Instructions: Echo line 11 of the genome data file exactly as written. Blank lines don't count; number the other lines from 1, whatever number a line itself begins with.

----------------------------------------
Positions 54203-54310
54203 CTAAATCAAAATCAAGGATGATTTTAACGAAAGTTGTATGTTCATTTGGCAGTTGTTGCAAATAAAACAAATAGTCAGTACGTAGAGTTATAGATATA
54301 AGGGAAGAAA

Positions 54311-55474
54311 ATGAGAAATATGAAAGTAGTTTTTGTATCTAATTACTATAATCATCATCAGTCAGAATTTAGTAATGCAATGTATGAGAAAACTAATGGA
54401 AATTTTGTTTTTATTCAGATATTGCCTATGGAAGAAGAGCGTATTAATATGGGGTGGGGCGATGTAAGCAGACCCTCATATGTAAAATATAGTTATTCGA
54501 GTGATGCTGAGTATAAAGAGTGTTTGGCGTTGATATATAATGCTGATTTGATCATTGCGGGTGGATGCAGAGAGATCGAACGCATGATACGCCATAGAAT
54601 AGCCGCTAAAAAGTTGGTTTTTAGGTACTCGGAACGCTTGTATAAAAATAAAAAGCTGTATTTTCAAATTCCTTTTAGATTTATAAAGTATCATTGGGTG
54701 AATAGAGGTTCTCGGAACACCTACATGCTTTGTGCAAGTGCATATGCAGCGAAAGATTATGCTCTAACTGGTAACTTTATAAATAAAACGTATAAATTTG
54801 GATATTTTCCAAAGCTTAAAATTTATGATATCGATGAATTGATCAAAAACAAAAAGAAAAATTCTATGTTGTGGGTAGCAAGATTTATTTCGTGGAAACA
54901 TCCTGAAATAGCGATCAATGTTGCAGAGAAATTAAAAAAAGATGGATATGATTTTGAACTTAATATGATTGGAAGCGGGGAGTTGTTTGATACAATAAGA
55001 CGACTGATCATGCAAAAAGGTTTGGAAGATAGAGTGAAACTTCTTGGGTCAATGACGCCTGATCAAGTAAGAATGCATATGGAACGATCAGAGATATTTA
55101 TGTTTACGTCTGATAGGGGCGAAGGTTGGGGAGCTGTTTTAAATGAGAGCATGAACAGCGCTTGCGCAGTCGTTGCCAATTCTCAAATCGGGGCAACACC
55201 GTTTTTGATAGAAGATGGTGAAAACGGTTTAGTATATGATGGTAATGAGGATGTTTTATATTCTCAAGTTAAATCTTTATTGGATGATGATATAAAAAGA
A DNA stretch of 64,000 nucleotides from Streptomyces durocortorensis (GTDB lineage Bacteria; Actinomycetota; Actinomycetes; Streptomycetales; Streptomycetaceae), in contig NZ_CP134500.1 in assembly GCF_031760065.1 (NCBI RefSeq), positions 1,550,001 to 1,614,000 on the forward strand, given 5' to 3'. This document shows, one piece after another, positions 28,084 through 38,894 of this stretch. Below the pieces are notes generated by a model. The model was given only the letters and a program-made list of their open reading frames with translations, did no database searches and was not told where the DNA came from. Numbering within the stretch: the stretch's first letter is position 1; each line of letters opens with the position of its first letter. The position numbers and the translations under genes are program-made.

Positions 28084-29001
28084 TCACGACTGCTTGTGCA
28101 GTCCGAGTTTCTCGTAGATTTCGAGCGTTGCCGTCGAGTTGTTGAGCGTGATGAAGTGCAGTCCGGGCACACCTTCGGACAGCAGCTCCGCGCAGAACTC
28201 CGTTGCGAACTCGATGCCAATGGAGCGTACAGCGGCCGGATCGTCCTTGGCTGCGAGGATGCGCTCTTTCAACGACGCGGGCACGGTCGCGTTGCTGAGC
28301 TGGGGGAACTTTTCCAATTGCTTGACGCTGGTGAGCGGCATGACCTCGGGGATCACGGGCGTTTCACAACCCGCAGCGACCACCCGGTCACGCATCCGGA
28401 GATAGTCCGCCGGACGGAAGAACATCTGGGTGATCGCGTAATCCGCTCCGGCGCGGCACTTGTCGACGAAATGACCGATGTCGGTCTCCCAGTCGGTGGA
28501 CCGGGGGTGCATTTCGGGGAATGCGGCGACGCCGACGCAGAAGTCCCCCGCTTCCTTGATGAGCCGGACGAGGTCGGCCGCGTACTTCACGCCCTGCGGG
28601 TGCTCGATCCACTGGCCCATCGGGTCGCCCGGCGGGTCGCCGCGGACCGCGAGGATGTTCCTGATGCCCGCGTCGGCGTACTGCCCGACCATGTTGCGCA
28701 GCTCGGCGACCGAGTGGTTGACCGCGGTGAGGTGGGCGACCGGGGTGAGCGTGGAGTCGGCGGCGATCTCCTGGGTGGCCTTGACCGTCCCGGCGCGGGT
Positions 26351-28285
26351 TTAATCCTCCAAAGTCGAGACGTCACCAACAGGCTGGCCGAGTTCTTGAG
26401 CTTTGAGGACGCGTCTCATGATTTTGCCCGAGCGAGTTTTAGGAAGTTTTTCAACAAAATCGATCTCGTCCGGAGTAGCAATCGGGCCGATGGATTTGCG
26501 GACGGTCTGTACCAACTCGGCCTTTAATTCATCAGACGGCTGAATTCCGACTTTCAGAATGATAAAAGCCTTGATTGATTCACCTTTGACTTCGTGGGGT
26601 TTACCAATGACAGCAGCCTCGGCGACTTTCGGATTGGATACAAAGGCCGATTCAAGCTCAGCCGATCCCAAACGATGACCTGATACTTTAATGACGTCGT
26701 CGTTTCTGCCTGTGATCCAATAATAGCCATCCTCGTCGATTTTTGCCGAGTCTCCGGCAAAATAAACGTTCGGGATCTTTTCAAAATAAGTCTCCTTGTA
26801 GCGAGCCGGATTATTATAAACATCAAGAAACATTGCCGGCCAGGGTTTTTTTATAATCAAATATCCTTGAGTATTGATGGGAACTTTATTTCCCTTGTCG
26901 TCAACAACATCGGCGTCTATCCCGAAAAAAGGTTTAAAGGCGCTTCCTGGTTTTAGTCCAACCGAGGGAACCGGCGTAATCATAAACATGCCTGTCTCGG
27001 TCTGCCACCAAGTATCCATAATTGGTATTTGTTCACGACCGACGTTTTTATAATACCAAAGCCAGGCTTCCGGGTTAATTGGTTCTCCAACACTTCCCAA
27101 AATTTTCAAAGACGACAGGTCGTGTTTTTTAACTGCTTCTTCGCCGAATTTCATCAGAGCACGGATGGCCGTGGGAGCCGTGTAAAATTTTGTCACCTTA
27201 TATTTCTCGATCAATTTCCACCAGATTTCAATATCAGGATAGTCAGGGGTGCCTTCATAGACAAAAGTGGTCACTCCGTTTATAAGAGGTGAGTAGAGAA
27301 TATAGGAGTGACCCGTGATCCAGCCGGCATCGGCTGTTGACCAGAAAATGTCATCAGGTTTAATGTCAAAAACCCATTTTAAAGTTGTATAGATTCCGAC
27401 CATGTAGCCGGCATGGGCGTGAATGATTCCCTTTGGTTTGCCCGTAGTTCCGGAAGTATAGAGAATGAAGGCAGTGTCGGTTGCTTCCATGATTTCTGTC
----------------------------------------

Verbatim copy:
54901 TCCTGAAATAGCGATCAATGTTGCAGAGAAATTAAAAAAAGATGGATATGATTTTGAACTTAATATGATTGGAAGCGGGGAGTTGTTTGATACAATAAGA